For vegetable gardens, the most rampant wildlife that will nibble your produce is rabbits. To prevent this, it’s helpful to grow a mixed vegetable and herb garden as rabbits are keen on the veggies but they detest the scents of herbs.
The most effective herbs for keeping rabbits away from vegetables are rosemary, thyme, onion, garlic and sage. Planting these interspersed with your other vegetables can prevent rabbits from eating your crops.
Onion and garlic are also effective at keeping chipmunks out of your yard, while mint, lavender and marigolds do a better job at keeping rodents away.
For keeping stray cats or the annoying cat of the neighborhood away from your plants, Coleus Canina is the plant of choice because it can smell like skunk, but mostly, it has the scent of dog urine.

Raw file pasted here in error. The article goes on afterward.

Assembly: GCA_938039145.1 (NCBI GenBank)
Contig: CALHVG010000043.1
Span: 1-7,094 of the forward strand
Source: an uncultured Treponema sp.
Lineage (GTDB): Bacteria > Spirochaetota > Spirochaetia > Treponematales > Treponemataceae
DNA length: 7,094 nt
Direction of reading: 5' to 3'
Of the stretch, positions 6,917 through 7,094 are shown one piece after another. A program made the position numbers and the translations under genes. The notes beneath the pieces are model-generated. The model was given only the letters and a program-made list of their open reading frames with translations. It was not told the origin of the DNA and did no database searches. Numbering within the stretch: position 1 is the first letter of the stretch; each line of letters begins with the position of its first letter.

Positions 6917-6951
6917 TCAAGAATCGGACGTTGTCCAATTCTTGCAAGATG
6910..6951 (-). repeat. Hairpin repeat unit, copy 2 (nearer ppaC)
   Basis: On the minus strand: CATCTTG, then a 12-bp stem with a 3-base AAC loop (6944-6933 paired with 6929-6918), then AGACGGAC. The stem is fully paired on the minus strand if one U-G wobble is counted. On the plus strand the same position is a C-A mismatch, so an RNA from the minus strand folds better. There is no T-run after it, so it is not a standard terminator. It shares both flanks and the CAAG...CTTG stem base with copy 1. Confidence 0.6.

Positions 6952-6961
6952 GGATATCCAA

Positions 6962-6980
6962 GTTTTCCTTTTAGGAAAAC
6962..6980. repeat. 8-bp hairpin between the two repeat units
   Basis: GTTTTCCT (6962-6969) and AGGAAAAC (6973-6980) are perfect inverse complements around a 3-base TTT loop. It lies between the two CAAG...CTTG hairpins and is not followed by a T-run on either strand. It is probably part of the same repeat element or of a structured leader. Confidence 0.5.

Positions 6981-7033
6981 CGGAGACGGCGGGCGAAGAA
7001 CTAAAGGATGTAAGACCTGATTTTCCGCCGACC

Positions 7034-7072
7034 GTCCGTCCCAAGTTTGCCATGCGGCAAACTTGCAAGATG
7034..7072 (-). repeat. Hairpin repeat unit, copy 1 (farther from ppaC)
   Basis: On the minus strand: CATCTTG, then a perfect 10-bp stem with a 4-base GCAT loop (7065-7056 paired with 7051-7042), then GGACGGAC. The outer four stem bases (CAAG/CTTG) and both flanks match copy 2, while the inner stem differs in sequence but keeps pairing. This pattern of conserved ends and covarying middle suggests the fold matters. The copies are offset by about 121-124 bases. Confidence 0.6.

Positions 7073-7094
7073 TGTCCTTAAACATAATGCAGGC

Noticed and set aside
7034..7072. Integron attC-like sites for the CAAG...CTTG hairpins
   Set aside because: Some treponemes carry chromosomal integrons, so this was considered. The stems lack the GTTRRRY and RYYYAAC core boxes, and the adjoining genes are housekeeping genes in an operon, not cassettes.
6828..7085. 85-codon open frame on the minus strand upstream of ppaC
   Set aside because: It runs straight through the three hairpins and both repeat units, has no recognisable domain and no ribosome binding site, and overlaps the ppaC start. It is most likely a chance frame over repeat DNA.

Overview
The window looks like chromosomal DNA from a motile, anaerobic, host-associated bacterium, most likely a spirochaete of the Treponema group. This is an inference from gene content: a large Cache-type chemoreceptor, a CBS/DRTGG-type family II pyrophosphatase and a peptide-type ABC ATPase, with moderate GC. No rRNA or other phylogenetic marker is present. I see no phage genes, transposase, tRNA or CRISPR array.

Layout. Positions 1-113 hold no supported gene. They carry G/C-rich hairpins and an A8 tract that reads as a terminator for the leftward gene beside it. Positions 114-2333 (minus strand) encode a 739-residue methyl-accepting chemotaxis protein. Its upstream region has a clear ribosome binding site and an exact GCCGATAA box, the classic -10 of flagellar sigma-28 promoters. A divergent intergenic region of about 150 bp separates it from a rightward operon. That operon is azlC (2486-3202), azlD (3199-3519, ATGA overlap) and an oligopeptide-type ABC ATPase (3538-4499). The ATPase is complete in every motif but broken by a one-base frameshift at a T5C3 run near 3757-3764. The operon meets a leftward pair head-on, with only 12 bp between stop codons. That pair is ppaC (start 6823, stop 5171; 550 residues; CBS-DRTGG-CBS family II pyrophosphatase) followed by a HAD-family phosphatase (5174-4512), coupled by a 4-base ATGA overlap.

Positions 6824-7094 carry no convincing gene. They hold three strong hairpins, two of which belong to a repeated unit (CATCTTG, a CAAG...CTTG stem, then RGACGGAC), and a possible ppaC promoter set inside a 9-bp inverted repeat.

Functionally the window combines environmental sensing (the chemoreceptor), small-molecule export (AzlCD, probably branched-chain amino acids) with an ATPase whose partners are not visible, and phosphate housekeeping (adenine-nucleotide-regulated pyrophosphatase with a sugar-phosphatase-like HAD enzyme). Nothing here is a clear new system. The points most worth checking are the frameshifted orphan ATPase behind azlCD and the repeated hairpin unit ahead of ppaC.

These plants are ideally used sparingly, and definitely not near your patio area as the downside is that humans can smell the scent too. Dog urine isn’t something you want to smell while trying to enjoy your garden from a patio or bench.
Rue is another garden herb that does a good job at keeping cats, dogs and even the Japanese Beetle out of your garden. That’s because of its toxicity though so it is not recommended in gardens used by kids as it can cause skin rashes and should never be ingested.
If you are going to grow rue, handle them with gloves. Never let the leaves on these plants rub against bare skin as it can cause burns due to the chemicals the plant produces.
You can even prune these into small hedges but a few of these planted sparingly around your garden will keep many an animal away due its pungent aroma. Mix these with Coleus Canina around your garden to prevent humans being affected by an overbearing stench.
Another use for this is to carefully snip some off to use (with care) around the house as a mosquito repellant.
5 – Use Wind Chimes or a Wind Harp